Conference on the Global Digital Content Market Opens at WIPO

Geneva, April 21, 2016

WIPO Director General Francis Gurry today opened the WIPO Conference on the Global Digital Content Market, outlining the rising stakes for creators and consumers as new technologies create mass audiences but disrupt business models.

Hundreds of delegates including business, government and creative-industry leaders attended the opening of the two day meeting - a unique global forum for discussions on the tensions in balancing easy access to music, film and other creative works while ensuring creators’ abilities to earn a living.

WIPO Director General Francis Gurry talks with famed writer, composer and tech futurist Jaron Lanier before the opening of the conference (photo: WIPO).

Mr. Gurry said in opening the conference that he hoped the event would enhance awareness of what is at stake in the evolution from territorial analogue markets to global digital marketplaces.

“This is an exciting and fascinating evolution, with fundamental implications for cultural production in the 21st century,” said Mr. Gurry. “The same features of technology that have produced enormous benefits for consumers have also presented multiple challenges for creators and their business associates. This conference seeks to explore both sides of the impact of the digital transformation on the creative world; the enormous benefits and opportunities on the one hand, and the radical challenges and even threats on the other hand.”

Mr. Gurry said that copyright plays the key role in the financing of culture. “Copyright is the central mechanism in the creation of the market for creative works - if you like, the dominant interface between the world of creativity and the economy.  It is the means by which the market exchange of creative works occurs.  As such, it is also the principal means for the financing of the production of creative works, enabling the creator to control the commercial exploitation of her works, thereby returning economic value to the creator and ensuring livelihood for the individual creator, and economic sustainability for the creative industries.”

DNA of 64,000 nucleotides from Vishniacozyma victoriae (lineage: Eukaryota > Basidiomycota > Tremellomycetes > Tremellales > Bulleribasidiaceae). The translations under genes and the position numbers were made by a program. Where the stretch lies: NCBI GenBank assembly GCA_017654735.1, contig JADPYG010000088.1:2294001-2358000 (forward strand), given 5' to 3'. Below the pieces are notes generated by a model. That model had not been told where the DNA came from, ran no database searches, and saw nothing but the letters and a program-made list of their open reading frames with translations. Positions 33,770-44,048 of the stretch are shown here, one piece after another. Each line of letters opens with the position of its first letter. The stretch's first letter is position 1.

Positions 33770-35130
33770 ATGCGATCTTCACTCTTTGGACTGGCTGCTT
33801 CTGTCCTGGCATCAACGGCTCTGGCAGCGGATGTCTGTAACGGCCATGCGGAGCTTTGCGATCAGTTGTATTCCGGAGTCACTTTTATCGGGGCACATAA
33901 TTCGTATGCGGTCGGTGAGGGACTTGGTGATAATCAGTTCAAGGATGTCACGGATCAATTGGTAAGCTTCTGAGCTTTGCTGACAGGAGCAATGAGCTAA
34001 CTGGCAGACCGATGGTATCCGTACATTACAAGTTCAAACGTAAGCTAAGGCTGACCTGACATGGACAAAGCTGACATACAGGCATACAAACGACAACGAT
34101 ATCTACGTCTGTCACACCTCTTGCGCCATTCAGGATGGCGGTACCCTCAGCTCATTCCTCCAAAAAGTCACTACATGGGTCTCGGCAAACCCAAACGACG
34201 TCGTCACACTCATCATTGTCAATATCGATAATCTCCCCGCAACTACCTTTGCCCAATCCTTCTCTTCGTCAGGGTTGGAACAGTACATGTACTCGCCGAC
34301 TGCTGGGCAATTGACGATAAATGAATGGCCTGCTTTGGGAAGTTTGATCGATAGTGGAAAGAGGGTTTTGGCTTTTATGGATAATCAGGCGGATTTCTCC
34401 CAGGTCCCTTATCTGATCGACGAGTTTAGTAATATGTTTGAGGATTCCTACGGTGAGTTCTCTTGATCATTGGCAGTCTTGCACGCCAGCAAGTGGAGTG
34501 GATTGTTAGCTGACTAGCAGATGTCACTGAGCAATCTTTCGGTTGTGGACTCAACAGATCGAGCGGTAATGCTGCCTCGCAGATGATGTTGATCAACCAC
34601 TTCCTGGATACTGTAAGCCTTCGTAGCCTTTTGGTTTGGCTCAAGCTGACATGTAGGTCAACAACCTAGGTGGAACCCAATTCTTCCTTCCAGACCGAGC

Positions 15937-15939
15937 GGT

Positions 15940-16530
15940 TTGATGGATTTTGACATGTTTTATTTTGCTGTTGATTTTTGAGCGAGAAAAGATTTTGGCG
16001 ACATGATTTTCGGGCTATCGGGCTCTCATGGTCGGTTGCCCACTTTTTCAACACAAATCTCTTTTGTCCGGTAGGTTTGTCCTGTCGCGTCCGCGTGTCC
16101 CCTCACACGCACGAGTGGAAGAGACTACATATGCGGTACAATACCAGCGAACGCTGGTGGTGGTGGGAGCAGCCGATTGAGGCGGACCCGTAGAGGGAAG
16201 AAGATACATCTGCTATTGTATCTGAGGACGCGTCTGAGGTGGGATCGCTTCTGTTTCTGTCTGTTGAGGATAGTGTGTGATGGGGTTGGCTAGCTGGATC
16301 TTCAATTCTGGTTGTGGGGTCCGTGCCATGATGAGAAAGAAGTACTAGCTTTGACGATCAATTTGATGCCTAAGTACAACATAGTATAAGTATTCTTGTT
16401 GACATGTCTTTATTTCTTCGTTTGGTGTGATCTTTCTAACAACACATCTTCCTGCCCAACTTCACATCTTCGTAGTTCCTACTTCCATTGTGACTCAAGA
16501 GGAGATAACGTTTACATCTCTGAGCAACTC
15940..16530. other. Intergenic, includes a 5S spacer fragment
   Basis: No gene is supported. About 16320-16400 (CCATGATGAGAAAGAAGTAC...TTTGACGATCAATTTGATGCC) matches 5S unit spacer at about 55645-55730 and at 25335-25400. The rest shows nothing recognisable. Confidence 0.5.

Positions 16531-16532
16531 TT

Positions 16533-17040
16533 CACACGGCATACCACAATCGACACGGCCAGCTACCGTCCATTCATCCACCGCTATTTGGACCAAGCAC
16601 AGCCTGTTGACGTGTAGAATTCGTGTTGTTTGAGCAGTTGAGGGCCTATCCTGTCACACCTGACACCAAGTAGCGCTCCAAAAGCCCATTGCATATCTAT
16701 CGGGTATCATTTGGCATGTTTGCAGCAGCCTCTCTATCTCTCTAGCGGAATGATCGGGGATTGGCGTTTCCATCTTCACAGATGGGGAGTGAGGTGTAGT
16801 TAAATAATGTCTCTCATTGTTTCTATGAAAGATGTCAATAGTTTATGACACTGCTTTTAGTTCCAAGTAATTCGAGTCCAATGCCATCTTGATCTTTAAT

Participants in the conference include Academy and Grammy Award-winning artists, tech entrepreneurs and executives from the publishing industry, as well as WIPO member state delegates.

The keynote address on the first day was given by famed writer, composer and tech futurist Jaron Lanier.

Mr. Lanier began by telling the audience of his evolving views on how creators should harness the evolution of digital technology. He recalled that he once wrote a “fire-breathing editorial” entitled “Piracy Is Your Friend” for a prominent newspaper. But after witnessing the pressures on middle-class lifestyles for musicians, artists, journalists and others from piracy and changing business models, he decided instead: “We are creating victims, this isn’t working.”

He proposed a vastly broadened usage of intellectual property – what he branded “a universal data-rights system” – that would log all data contributions on the Internet by ordinary users, track the usage of these data and direct micro-payments back to the point of origin.

“People have to feel that they are part of a social contract in which they will benefit, as well as spending money. We can’t expect people to only pay, pay, pay and never benefit from the Internet,” said Mr. Lanier.

“Save intellectual property, broaden it, make it much more fine grained, make it much more accessible to more people, make it apply to a million other things including to people whose work patterns help inform industrial robots and factories, anything like that. Broaden it, broaden it, broaden it. Save the middle class,” he said.

Panelists’ discussions, to be moderated by international journalists Mishal Husain and Shaili Chopra, will cover:

  • Music - from vinyl to streaming
  • Film - sustaining the film industry in the digital environment
  • Broadcasting – new models for connection with the audience
  • Publishing – the codex in the digital age
  • Digital architecture – the soft infrastructure of the global market
  • Opportunities and challenges – Markets, Policy and Diplomacy


About WIPO

The World Intellectual Property Organization (WIPO) is the global forum for intellectual property policy, services, information and cooperation. A specialized agency of the United Nations, WIPO assists its 191 member states in developing a balanced international IP legal framework to meet society's evolving needs. It provides business services for obtaining IP rights in multiple countries and resolving disputes. It delivers capacity-building programs to help developing countries benefit from using IP. And it provides free access to unique knowledge banks of IP information.

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